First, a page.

DUTCH LANGUAGE TIP: U or jij?
One of the first things you come across when learning Dutch are the personal pronouns.
Students often ask our teachers about the way the Dutch say ‘you’. Because, unlike English, in Dutch there are two forms for this.
Today’s blog is about the difference between U and JIJ.
Dutch Grammar – What are the personal pronouns in Dutch?
The words I, you, he, she are called personal pronouns.
In Dutch these words are
- Jij / Je
- Hij / Zij / Zij / U
- Wij / We
- Zij / Ze
With jij and u, when you conjugate the verbs, the rule is you take the stem of a verb and then you add a ‘t’ at the end.
- Jij loopt.
- U loopt.
There is one exception! When the verb is in front of the subject, with ‘jij’ you lose the +t.
- Loop jij?
- Loopt u?
That’s the grammar. What about the way you should use it?
How to use them? – The difference between u and jij
Traditionally ‘u’ is used for politeness, respect and status, and for distinction and professionalism.
Jij or je are informal. It indicates closeness, friendship and trust. In recent decades ‘jij’ and ‘je’ are used more frequently, at the expense of ‘u’.
What makes it difficult?
It is not so much the grammar that makes this difficult. The difficult aspect is knowing when to use these two words. What are the rules?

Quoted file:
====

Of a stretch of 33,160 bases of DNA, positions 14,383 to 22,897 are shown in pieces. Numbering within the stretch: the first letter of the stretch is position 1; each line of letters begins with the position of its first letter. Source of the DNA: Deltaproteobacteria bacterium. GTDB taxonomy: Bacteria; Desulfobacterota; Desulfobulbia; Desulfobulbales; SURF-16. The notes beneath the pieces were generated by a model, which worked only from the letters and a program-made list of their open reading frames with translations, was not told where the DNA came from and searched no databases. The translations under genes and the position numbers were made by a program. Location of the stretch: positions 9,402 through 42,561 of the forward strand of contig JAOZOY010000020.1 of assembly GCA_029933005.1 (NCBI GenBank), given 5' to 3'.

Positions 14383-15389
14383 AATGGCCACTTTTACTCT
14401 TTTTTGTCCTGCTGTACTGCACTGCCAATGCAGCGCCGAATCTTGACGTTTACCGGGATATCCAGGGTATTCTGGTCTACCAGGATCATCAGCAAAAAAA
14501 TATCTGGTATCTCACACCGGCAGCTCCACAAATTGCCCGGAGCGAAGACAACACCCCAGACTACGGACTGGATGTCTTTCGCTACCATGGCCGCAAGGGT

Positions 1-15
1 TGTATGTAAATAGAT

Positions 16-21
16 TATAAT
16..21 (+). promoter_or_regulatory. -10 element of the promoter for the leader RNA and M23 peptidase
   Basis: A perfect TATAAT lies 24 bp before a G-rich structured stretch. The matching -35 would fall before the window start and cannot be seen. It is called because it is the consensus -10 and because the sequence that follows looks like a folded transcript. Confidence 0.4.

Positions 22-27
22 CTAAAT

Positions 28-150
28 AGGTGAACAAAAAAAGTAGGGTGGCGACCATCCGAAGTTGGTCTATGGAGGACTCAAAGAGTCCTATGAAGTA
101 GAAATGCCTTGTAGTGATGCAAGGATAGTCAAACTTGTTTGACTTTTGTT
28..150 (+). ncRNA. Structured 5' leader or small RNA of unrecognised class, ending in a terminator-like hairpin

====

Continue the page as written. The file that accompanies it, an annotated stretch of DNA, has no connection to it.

Dutch is a non-hierarchical country and language
In the last few decades jij is being used increasingly often. For example between colleagues, but also to managers, saying ‘jij’ is usual nowadays.
In many schools in the Netherlands nowadays there is confusion. This is certainly the case in higher education, where the pupils are also (almost) adults.
In France and Germany this is not a problem. Here your teacher is ‘vous’ or ‘Sie’. In the Netherlands, because students are more and more used to hearing ‘jij’ instead of ‘u’, they find it strange to say it. Especially when the teacher is not that old.
Companies also use jij more and more.
Not only companies like HEMA or Albert Heijn, but also the social media, the tax office and the police address the Dutch with jij or je.
Language tip about u and jij
My advice is: if you are not sure, start with u.
I know I said this is maybe a bit old fashioned, but still, most of the time this never goes wrong. You show that you are polite.
The only case where this could lead to problems is that people get offended because you think that they are old….
In business conversations it is sometimes best to start with u until someone (usually the client) asks to speak to jij. Then it is immediately clear.
In written texts
For written texts my advice is the same. The one difference is, that you sometimes don’t know who you are talking to. Another thing to remember when writing in Dutch: try to stick to one form.
That means’ jij’ en ‘je’, all the time. But also the grammar and words related to this.
So the possessive pronoun of ‘u’ goes with the
- jouw or je
Other words that are related are
Or more informally
What can you say?
If you are having a conversation and you want this to be cleared up, here are some sentences.
First, ask if you may say ‘je’
- Mag ik ‘je’ zeggen?
- Mag ik tutoyeren? (French loan word)
Or say that the other person may say ‘je’
- Je mag ‘je’ zeggen
- Je mag tutoyeren
Bart de Pau
online Dutch teacher & founder of the Dutch Summer School & Dutch Winter School